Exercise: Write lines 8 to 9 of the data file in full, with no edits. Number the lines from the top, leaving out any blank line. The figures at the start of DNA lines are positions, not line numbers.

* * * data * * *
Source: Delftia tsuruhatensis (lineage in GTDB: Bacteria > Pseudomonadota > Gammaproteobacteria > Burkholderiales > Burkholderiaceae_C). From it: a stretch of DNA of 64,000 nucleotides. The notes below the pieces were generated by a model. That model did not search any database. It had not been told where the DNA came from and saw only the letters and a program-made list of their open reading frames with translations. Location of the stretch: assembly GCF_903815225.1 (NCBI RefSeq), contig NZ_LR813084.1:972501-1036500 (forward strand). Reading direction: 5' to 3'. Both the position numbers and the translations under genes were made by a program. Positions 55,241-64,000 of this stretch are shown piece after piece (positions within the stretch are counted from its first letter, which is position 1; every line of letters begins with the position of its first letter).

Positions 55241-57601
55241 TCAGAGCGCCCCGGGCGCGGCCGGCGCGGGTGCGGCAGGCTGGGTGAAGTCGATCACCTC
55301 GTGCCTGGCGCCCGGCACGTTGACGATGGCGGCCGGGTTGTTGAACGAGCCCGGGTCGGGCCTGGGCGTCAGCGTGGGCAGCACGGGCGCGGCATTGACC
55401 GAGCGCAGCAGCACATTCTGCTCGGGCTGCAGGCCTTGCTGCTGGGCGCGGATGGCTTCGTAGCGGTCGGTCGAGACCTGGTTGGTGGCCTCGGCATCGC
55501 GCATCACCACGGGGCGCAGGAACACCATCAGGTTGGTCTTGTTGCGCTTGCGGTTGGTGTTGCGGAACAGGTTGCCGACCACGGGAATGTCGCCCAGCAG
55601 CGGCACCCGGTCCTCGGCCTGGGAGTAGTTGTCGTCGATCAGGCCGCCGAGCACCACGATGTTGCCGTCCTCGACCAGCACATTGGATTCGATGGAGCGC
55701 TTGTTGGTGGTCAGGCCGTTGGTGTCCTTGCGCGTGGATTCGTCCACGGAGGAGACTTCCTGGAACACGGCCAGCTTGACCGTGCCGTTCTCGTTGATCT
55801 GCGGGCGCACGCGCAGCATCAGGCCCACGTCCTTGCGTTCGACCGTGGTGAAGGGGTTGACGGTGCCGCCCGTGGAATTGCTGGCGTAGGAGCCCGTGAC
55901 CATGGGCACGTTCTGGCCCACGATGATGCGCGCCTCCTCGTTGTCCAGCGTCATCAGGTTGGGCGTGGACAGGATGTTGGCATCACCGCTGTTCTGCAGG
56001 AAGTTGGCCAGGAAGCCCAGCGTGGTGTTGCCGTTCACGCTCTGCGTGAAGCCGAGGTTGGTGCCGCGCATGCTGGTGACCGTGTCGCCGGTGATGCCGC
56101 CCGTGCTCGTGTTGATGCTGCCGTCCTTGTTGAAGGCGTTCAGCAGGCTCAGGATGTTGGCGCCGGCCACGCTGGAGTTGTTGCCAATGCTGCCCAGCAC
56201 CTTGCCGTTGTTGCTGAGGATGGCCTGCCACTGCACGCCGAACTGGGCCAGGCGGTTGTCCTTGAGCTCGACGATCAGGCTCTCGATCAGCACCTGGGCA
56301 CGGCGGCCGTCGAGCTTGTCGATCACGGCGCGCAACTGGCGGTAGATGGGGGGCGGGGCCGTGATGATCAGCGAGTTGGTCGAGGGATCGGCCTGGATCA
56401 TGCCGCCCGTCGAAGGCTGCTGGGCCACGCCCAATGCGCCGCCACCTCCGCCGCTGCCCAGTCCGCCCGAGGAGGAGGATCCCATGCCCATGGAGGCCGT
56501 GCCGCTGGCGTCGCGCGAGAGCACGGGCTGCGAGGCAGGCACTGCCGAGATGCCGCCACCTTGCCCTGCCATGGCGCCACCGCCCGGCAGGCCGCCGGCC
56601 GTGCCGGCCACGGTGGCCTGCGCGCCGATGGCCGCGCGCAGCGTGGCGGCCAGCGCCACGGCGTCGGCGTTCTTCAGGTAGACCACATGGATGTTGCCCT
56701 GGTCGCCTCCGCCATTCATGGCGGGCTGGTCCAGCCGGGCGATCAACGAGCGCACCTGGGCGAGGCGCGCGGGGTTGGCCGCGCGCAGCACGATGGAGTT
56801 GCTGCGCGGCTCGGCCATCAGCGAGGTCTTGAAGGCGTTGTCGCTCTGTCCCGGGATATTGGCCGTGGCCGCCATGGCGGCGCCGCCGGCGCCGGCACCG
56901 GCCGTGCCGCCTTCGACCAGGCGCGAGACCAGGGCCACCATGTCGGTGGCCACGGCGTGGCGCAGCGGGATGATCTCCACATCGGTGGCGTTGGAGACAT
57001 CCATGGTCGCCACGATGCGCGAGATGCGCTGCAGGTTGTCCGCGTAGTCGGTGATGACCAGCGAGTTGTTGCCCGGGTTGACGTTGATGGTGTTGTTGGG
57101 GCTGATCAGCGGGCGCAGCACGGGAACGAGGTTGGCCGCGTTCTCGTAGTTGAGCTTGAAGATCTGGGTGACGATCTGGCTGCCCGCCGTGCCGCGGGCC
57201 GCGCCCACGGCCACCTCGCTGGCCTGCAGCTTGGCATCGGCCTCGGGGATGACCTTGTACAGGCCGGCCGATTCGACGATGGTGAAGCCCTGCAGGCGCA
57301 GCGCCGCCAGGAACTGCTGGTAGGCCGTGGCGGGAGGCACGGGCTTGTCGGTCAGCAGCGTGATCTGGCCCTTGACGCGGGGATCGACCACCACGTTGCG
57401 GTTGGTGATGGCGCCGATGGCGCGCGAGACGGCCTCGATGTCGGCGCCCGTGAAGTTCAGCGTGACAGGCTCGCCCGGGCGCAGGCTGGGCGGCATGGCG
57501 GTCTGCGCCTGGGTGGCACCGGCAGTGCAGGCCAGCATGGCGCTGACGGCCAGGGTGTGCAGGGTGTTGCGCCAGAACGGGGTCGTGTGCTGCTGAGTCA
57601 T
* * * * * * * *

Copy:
55701 TTGTTGGTGGTCAGGCCGTTGGTGTCCTTGCGCGTGGATTCGTCCACGGAGGAGACTTCCTGGAACACGGCCAGCTTGACCGTGCCGTTCTCGTTGATCT
55801 GCGGGCGCACGCGCAGCATCAGGCCCACGTCCTTGCGTTCGACCGTGGTGAAGGGGTTGACGGTGCCGCCCGTGGAATTGCTGGCGTAGGAGCCCGTGAC